Perceptions Of Plant-Based Meat In Urban China
Plant-based meat alternatives have become increasingly popular around the world, with many large cities now offering plant-based options in grocery stores and restaurants. There has been plenty of research into this emerging market in Western societies. But how are plant-based products perceived in China, where meat consumption has been on the rise?
The authors of this study surveyed 579 consumers in four major cities in China to find out more about their experiences with and preferences about plant-based meat alternatives. The results revealed that the majority of Chinese consumers in larger cities are open to alternative proteins. 85% of respondents had eaten plant-based meat alternatives before, while 82% had purchased them.
Buddhists, wealthier respondents, and people who were reducing or eliminating meat were the most likely to have bought plant-based meat. The survey found that the majority of respondents were reducing their meat and animal product consumption. Of the participants, a little over 1% identified as vegan, almost 9% were vegetarian, almost 10% were pescatarian, and 49% were flexitarian.
The motivations for purchasing plant-based meats were varied. Most often, people wanted to try new (58%) or healthy (56%) foods, with environmental concerns also being commonly reported (31%). Interestingly, only 6% of respondents cited animal welfare as a motivation for buying plant-based meats. Flexitarians were most likely to cite health reasons for purchasing plant-based meat. Vegans, vegetarians, and pescatarians were most likely to cite religion or environmental concerns as a reason.
Many consumers seemed to be aware of the environmental and health aspects of meat. 45% of respondents disagreed or strongly disagreed with the statement “Animal-based meat is good for the environment.” Meanwhile, 49% agreed or strongly agreed with the statement “The nutrition of plant-based meats can replace the nutrition of animal-based meat.”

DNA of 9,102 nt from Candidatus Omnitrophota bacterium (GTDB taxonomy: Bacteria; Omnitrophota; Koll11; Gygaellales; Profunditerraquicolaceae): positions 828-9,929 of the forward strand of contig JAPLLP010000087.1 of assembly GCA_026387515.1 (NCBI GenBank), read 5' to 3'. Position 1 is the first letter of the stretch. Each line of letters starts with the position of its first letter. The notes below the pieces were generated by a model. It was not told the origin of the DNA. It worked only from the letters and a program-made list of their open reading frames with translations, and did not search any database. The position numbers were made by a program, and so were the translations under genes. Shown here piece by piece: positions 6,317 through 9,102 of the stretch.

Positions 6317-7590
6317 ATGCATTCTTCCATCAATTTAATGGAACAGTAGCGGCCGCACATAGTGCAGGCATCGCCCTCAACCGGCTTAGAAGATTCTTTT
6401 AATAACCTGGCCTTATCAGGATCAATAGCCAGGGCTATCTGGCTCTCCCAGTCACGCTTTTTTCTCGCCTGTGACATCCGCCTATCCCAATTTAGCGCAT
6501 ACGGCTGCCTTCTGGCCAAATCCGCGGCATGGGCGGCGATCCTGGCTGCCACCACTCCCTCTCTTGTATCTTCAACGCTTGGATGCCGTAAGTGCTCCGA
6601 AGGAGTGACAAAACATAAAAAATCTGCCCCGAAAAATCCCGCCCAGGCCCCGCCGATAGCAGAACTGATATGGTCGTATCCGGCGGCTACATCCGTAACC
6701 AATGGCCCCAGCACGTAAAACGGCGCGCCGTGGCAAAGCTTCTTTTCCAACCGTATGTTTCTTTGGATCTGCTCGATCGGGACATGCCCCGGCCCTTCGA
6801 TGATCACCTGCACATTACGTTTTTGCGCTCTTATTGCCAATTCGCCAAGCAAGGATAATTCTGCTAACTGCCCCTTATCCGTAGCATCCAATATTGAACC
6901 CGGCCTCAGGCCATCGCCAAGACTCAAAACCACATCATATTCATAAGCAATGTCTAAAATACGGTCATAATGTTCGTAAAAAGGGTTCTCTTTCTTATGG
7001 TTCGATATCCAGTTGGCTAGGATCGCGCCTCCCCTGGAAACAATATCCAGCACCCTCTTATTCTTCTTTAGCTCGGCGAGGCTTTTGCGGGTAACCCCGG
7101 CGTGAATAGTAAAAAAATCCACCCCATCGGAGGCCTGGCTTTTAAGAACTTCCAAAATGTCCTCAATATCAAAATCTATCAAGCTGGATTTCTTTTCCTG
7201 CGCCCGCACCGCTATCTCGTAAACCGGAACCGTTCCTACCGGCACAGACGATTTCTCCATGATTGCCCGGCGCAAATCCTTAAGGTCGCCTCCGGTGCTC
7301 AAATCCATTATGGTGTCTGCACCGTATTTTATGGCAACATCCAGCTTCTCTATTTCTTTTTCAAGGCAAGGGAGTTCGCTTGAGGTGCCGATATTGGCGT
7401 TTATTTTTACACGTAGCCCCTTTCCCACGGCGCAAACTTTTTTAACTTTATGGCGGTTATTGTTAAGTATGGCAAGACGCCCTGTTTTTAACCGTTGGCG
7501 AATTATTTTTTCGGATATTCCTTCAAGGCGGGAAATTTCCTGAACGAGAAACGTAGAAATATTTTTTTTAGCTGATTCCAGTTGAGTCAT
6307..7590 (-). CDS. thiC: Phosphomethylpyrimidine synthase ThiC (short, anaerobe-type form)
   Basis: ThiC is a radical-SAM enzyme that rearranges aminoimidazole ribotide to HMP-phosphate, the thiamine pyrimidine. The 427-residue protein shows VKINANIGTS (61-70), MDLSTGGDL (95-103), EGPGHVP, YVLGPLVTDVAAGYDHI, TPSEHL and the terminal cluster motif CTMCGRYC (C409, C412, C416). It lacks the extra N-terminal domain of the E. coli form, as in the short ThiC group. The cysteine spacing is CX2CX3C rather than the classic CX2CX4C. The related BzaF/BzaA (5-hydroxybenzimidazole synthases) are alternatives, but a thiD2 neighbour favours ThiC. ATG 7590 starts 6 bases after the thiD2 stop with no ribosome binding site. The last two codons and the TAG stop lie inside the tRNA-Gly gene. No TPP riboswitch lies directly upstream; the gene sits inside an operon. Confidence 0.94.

The authors of the survey also conducted a choice experiment with every respondent who had tried plant-based meats before. They analyzed the influence of several factors, including country of origin, price, and labels indicating taste. 79% of customers preferred plant-based meats, 83% preferred meat advertised as “fresh and tender,” and 100% preferred meat produced in China. Women, wealthier respondents, and more highly educated respondents were willing to pay more than other groups for meat with any of the three traits studied.
Respondents were willing to pay twice as much as the highest price plant-based meat actually sells for in China. Because they knew they were taking a survey, however, they may have claimed that they were willing to pay more than they actually are. Flexitarians were willing to pay twice as much for plant-based meat compared to non-flexitarians. The authors speculated that these people may be willing to pay a higher price because they value successfully reducing their meat consumption.
Most urban Chinese consumers are open to alternative proteins and are trying to reduce their meat consumption. They’re aware of the negative health and environmental consequences of meat. However, the respondents in this study didn’t seem to care much about animal welfare — they try plant-based meat because it’s new or because they perceive it as healthy. Meanwhile, consumers, especially flexitarians, are willing to pay a high price for plant-based meat.
Plant-based meat producers can benefit from marketing their products with taste labels and ensuring that the ingredients used are sourced from China. While this study is overall good news for the plant-based meat market in China, consumers’ lack of concern for animal welfare suggests that animal advocates have more work to do in this area.